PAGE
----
I’ve thought a lot about Jesus’s remark that a wicked and adulterous generation seeks after a sign, to consume it on their lusts. Perhaps this reflects a certain way of seeing everyone, including God. When God doesn’t perform the way you want him to, you demand satisfaction — God is raped by our turning him into an object for our satisfactions. We need faith (and some questioning) simply because God is who He is, not who we might think we want Him to be. The same for a spouse — to demand sexual satisfaction from a spouse is to gloss over sexual difference. I think.

  2. I appreciate your comment, Dennis. I haven’t given much thought about the problem in terms of intimacy. Intimacy is perhaps what I’ve been arguing for all along, though (too bad I’m not going to re-write the 5th post – maybe another day).

    Given what’s been said, intimacy seems to be related to charity: loving what’s different requires that we know what’s different requires that we are intimate (revealing, as opposed to concealing) with one another. Perhaps intimacy is one step toward charity.

    It makes me think a little of the aprons Adam and Eve donned when they partook of the fruit: shame leads to concealing (as well as being somewhat self-absorbing), away from intimacy.

  3. I assume from the comments of both Dennis and Joe that you are of the opinion that it is not possible for two men or two women to experience deep. true and abiding love for each other on the same level as a man and a woman because there is a lack of difference in their physical, emotional, mental, and spiritual make-ups? Am I understanding correctly?

    If this “diversity” is so important in achieving completeness within a marriage, would it not also apply to cultural, racial, social standing, economic and educational differences? Why then do we, as a church, counsel youth to minimize these other differences to make marriage more successful? Is not true charity ignorant of all differences? We stand before the Lord equally. It is only our obedience to His will and our acceptance of His gift of Atonement that creates the division of reward.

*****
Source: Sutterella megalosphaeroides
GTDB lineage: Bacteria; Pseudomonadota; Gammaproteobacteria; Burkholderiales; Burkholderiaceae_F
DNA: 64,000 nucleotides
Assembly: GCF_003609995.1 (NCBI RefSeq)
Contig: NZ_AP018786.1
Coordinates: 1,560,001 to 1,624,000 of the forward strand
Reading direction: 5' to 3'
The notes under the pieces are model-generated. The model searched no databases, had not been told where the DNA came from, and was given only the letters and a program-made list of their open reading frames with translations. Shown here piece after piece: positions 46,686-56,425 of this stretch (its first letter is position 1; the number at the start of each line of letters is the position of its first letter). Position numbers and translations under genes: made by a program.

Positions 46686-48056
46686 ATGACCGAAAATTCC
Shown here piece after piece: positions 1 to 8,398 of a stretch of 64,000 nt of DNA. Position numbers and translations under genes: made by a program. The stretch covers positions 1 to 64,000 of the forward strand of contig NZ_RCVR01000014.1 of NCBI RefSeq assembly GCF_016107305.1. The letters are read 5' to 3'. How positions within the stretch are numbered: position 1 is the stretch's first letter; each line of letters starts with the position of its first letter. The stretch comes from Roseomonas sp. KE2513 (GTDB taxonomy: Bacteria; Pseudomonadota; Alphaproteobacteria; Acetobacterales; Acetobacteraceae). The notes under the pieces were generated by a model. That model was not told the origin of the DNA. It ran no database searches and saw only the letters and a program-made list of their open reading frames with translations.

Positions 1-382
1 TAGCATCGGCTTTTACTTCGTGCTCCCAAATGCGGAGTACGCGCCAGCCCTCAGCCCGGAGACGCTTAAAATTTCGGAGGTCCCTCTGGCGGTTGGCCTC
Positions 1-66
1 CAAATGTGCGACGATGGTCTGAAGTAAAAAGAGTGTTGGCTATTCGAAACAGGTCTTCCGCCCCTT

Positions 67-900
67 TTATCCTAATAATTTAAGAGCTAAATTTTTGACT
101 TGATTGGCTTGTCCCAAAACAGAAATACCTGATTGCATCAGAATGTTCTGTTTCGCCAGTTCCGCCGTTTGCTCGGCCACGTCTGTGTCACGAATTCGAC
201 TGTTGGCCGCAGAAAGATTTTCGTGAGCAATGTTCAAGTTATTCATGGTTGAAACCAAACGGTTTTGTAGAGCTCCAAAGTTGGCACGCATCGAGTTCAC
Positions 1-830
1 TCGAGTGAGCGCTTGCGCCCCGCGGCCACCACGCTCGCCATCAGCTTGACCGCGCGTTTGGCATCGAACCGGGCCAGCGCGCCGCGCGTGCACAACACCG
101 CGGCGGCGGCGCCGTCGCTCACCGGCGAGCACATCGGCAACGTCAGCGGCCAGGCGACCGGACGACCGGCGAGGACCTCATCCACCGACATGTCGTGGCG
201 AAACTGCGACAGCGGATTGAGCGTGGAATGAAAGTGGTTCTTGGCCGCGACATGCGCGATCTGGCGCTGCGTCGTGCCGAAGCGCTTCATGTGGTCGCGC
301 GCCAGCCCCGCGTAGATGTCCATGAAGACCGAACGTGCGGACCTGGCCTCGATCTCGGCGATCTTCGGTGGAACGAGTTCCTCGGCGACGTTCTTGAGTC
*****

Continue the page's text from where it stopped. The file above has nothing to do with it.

4. Michael,

    You are understanding incorrectly. Indeed, charity must be available from one to all, in which case deep and abiding love should exist between all people, no matter sex.

    In response to your “diversity” question, culture, race, etc are not the same sorts of differences as sex – sex is a moral, fundamental difference, whose unity through sexuality is sacramental.

    That does not mean “we as a church” should counsel youth to minimize differences to make it more successful. I hope it’s obvious from these posts that diversity should never scare us away from marriage; instead, we should be committed to our marriage before these differences. I’ve never been encouraged to minimize my differences, but I think that’s a silly encouragement.

    Having said that, charity is not ignorant of difference. Charity is love of truth, and those differences – culture, race, etc – are part of our truth, so ignoring them seems to be anti-charity.

    Perhaps one thing to consider is that “equality” was never meant to make us the same.

  5. Perhaps one thing to consider is that “equality” was never meant to make us the same.”

    So, equality doesn’t mean equal? what dictionary are you using?

  6. Yes, good point. What I ought to have said was “equality” ought never to have meant “same”.

  7. 2+4+2+2=10
    3+3+2+2=10.
    Equal, yes.
    The same? No.
    I have struggled at times with this understanding, and I think I was making it more complicated than it had to be.

  8. I think a person can have charity without having intimacy, but I don’t think someone can have true intimacy without charity. Does this make any sense?

  9. […] was going over a five-part series on marriage written by the poster Joe O over there…and I found this a reasonable and thoughtful […]

  10. […] get far into my analysis of it, but Thinking in a Marrow Bone’s Joe O had a series devoted to thoughts about marriage. In the first part, Joe notes that difference is essential. Firstly in […]